By now many gardeners would be distraught if they found snow in their gardens, however, maybe finding snowdrops wouldn’t be so bad. The common snowdrop is often the very first to be found, and can even flower in winter before the vernal equinox (March 21). In Black Hawk County it was in full bloom by mid-March of this year–weeks before the crocus popped.
In Iowa, we have a large variety of trees, native and non-native. One such non-native species is the Bald Cyprus tree which can grow to be 50 feet tall. It is a popular ornamental tree, grown for its light feathery foliage. The spring foliage is a bright yellow-green becoming sage green in summer. It is a deciduous tree and ends the season with rich, russet-brown leaves which fall attached to 2-3 inch long shoots. Most members of its family Cupressaceae do not lose leaves, hence the name “Bald” Cypress for this variety.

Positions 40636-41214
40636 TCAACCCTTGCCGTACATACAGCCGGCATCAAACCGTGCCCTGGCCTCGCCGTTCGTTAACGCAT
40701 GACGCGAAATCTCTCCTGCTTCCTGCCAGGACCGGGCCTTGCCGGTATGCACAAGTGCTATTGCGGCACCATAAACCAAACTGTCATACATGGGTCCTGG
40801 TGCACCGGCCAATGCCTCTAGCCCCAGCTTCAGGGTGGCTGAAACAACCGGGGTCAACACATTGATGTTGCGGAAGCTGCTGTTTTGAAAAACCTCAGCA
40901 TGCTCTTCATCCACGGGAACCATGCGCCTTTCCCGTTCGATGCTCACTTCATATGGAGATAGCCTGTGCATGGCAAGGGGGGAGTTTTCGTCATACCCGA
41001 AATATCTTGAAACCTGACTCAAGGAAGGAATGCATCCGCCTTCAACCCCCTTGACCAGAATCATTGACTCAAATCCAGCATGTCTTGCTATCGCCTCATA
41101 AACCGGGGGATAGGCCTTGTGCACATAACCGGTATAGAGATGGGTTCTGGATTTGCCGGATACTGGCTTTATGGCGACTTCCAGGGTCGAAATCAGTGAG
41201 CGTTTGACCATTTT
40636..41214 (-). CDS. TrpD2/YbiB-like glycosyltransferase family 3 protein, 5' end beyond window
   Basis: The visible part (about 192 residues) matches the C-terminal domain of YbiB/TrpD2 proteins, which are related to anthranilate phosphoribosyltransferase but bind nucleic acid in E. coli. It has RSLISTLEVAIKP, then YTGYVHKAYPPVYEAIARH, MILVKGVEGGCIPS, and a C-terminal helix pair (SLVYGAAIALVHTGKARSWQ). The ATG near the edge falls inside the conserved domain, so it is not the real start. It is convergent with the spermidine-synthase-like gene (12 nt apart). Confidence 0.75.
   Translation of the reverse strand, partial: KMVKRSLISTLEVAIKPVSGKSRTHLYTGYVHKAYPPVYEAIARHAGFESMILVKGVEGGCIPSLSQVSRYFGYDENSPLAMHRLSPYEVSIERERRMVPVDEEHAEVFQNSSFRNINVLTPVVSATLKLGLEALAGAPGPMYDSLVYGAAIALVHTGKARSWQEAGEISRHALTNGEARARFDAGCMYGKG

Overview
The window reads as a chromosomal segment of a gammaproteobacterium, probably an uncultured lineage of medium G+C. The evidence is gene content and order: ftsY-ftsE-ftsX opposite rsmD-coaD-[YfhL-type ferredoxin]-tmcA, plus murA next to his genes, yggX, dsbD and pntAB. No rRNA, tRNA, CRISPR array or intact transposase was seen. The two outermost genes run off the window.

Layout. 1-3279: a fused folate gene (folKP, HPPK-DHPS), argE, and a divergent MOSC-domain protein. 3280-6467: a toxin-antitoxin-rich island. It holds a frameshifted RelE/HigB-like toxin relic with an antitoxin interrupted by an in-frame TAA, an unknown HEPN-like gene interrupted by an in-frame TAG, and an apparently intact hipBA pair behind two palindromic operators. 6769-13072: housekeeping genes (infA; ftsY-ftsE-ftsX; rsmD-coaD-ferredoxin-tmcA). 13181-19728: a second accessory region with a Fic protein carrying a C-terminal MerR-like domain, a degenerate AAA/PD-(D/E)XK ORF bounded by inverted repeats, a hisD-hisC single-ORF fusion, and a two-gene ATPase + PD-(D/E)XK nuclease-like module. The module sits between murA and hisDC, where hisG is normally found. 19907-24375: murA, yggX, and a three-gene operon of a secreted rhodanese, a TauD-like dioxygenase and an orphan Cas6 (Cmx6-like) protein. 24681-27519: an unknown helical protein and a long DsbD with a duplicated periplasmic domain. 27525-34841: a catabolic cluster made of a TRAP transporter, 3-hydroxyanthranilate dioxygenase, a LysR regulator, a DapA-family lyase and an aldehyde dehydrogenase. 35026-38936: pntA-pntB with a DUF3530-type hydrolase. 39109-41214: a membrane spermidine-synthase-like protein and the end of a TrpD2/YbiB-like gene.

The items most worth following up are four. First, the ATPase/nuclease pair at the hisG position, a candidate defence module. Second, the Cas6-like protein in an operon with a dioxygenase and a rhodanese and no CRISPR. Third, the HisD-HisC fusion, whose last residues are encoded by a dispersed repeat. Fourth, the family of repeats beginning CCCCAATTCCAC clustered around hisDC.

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When I was a child, my favorite spring activity was to hunt for wildflowers in the timbered hills of my grandparents’ small farm in Iowa County, north of Marengo. My memory’s eye recalls as if it was yesterday, following my father through the dry brown fall leaves, and finding large swaths of May apples, smaller groups of spring beauty and dutchman’s breeches, and the occasional rare trillium. Although the Jack in the Pulpits were common and easy to find, I believe they were my favorite.